3. The Minister for Employment and Workplace relations

  4. The FWC.

Minimum standards can either be binding orders or non-binding guidelines.

The amendment will also introduce a consent based collective agreements framework and access to dispute resolution for unfair deactivation from a digital platform.

Consent-based collective agreements

Registered organisations representing employee-like workers will have the ability to make collective agreements with digital labour platforms. Negotiating entities will have obligations to consult and explain the terms of the proposed agreements to the workers covered by the agreement. The agreements will be registered with the Commission.

Dispute resolution

Employee-like workers will have the ability to apply to the Commission for assistance if they consider they have been unfairly deactivated from a digital labour platform. This will be available for workers who have performed work on a digital labour platform under a services contract or a series of contracts, on a regular basis for at least 6 months.

Compliance and Enforcement

Independent contractors

The amendments to the FW Act propose to establish a new low cost, flexible, informal jurisdiction of the FWC for resolving disputes between independent contractors and principles about unfair contract terms in service contracts.

Independent contractors who earn below a nominated contractor high income threshold will be able to apply to the commission for dispute resolution in relation to unfair terms in service agreements. The dispute however must be about a contractual term for a contract where if the relationship was an employment relationship it would be classified as a workplace relations matter.

When considering if a contract term is unfair, the Commission would be able to consider:

  • the relative bargaining power of the parties to the services contract

  • whether the services contract as a whole displays a significant imbalance between the rights and obligations of the parties

  • whether the contract term under consideration is reasonably necessary to protect the legitimate interests of a party to the contract

  • whether the contract term under consideration imposes a harsh, unjust or unreasonable requirement on a party to the contract

  • whether the services contract as a whole provides for a total remuneration for performing work that is less than that of comparable employees or independent contractors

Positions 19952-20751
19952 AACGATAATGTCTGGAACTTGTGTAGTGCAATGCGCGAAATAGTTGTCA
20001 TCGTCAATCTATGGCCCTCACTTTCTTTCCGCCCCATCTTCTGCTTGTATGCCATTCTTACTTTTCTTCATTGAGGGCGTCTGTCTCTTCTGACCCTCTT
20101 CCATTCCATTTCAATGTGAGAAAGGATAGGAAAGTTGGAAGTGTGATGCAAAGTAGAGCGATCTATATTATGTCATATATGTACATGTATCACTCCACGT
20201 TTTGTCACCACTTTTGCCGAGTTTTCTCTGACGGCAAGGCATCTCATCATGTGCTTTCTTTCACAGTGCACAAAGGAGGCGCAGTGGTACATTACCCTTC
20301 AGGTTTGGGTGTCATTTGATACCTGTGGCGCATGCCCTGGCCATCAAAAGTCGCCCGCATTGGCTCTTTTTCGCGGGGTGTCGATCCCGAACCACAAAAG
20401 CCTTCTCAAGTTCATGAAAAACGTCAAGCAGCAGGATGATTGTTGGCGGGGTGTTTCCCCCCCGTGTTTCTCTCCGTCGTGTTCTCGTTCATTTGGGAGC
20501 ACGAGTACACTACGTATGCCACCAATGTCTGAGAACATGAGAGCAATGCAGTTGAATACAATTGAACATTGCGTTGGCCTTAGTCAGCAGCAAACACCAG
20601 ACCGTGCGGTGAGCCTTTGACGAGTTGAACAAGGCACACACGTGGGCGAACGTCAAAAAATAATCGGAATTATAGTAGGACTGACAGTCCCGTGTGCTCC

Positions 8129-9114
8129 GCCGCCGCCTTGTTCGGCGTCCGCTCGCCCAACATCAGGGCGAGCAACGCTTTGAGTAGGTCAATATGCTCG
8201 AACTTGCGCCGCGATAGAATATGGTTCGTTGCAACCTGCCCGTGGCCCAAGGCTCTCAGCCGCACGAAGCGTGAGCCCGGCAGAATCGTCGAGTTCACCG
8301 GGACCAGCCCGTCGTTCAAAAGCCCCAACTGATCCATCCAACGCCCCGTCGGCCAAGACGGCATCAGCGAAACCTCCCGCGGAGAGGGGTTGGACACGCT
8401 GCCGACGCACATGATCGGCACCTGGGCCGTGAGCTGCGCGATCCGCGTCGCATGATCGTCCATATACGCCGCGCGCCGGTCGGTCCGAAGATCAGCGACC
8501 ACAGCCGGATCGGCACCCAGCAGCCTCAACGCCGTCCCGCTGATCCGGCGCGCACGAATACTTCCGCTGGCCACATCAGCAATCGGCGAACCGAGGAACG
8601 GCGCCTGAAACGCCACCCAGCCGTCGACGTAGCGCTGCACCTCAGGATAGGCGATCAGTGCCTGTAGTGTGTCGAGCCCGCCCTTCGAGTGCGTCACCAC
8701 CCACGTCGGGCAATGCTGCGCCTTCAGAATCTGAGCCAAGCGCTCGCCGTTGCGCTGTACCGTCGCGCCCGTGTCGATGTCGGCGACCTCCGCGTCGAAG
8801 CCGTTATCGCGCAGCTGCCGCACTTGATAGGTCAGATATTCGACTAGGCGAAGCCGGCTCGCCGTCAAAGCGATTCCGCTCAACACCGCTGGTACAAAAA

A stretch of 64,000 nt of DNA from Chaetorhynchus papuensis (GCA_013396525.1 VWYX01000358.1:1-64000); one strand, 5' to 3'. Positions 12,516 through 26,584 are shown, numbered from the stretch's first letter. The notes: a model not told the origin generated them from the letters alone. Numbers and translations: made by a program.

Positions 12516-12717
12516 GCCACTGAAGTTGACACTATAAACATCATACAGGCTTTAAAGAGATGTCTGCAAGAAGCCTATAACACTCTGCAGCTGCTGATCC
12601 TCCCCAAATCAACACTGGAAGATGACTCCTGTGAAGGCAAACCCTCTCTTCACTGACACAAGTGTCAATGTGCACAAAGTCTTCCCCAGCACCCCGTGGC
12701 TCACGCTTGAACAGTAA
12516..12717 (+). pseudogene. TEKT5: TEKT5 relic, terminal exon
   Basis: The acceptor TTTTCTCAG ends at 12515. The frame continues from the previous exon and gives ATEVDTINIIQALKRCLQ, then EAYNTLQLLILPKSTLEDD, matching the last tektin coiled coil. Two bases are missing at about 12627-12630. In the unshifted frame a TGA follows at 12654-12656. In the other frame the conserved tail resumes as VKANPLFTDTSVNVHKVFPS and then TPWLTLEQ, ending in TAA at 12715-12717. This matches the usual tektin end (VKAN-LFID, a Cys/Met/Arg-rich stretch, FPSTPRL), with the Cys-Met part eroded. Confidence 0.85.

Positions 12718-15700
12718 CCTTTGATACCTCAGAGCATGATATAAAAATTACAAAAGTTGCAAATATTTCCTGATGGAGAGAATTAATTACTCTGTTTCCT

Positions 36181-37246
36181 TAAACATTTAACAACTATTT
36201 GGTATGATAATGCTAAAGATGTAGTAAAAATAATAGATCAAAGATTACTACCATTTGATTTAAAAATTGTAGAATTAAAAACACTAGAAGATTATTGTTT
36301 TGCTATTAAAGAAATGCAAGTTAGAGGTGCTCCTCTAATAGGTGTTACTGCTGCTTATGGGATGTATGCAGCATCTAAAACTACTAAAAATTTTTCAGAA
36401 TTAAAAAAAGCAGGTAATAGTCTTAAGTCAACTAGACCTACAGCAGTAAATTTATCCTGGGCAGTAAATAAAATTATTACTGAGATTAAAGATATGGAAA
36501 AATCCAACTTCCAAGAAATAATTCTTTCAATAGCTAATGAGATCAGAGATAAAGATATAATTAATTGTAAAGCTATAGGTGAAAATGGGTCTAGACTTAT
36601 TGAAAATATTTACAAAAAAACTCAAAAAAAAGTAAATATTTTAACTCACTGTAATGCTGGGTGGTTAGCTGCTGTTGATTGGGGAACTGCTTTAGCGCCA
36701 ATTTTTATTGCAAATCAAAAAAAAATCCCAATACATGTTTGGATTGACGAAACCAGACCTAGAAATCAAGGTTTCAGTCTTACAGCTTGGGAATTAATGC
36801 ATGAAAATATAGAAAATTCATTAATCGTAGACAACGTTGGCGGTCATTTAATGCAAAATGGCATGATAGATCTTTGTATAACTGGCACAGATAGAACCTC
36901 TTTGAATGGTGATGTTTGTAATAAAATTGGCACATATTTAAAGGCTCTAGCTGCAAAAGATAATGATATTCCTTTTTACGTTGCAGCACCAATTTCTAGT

• any other matters the Fair Work Commission considers relevant.

If the Commission finds that a contract term is unfair, it will be able to:

  • change the terms of the contract; or

  • ‘set aside’ (make ineffective), all or part of the contract.

Amendments to WHS Act

The amendments propose to increase the offences and penalties regime in the WHS Act to ‘promote compliance and make workplaces safer’.

The Bill proposes to include:

  • an industrial manslaughter offence for the Commonwealth WHS jurisdiction with penalties of $18 million for a body corporate or 25 years imprisonment for an individual

  • significant increases to Category 1 offence penalties being an increase from $3 million for a body corporate to $15 million, an increase from $60,000 to $3 million for a PCBU, and from $300,000 to $1.5 million for any other person

  • a 39.03% increase to all other penalties in the WHS Act 2011

  • introducing corporate, commonwealth and public authorities criminal liability.

An industrial manslaughter offence is where a PCBU or officer of a PCBU with a health and safety duty intentionally engages in conduct that breaches their health and safety duty that causes the death of an individual and they were reckless, or negligent. Causes has been defined as substantially contributing to the death.

Amendments to the Secure Jobs Better Pay – Single-enterprise bargaining stream

The amendments propose to allow common franchisees to voluntarily bargain together for a single enterprise agreement. This will be achieved by amending the current definition of a ‘related employer’ to allow franchisees to bargain together for a single enterprise agreement without needing an authorisation from the FWC.

Protections against discrimination, adverse action and harassment

The Bill proposes to include ‘subjection to family and domestic violence’ as part of the list of protected attributes. It will therefore make it unlawful for an employer to take adverse action against an employee or potential employee because they have or are being subject to family and domestic violence. It will also prohibit the inclusion of any terms in Enterprise Agreements and modern awards that discriminate against a person on the basis that they are subject to family and domestic violence.

Wage Theft

The Bill will insert a section in the FW Act that makes it an offence to intentionally fail to pay an employee. The penalty for an individual is a term of up to 10 years imprisonment or a fine of 5,000 penalty units. For a body corporate a fine of 25,000 penalty units. Employers who take reasonable steps to pay the correct amounts or make honest mistakes will not be criminally prosecuted.

Moving Forward

As the third tranche of changes to the FW Act will have significant effects to employers nation-wide if the current Bill is successful, employers should keep a keen eye out for changes to the legislation.

This is particularly critical for employers who engage resources through labour-hire companies, have a significant casual employee population, or high use of independent contractors; as well as those employers operating within the gig-economy.

Should you need any expert advice on how to prepare your business in readiness for the proposed changes, or would like updates on the progress of the Bill, feel free to contact us.

Authors: Shawn Skyring, Jessica Park and Giuliana Quibell


[1] CFMMEU v Personnel Contracting Pty Ltd [2022] HCA 1 (Personnel Contracting)

[2] ZG Operations Australia Pty Ltd v Jamsek [2022] HCA 2 (Jamsek)

[i] The first tranche being the Fair Work Legislation Amendment (Secure Jobs, Better Pay) Bill 2022 (Assented to 6 December 2022), and the second tranche being the Fair Work Legislation Amendment (Protecting Worker Entitlements) Bill 2023 (Assented to 30 June 2023).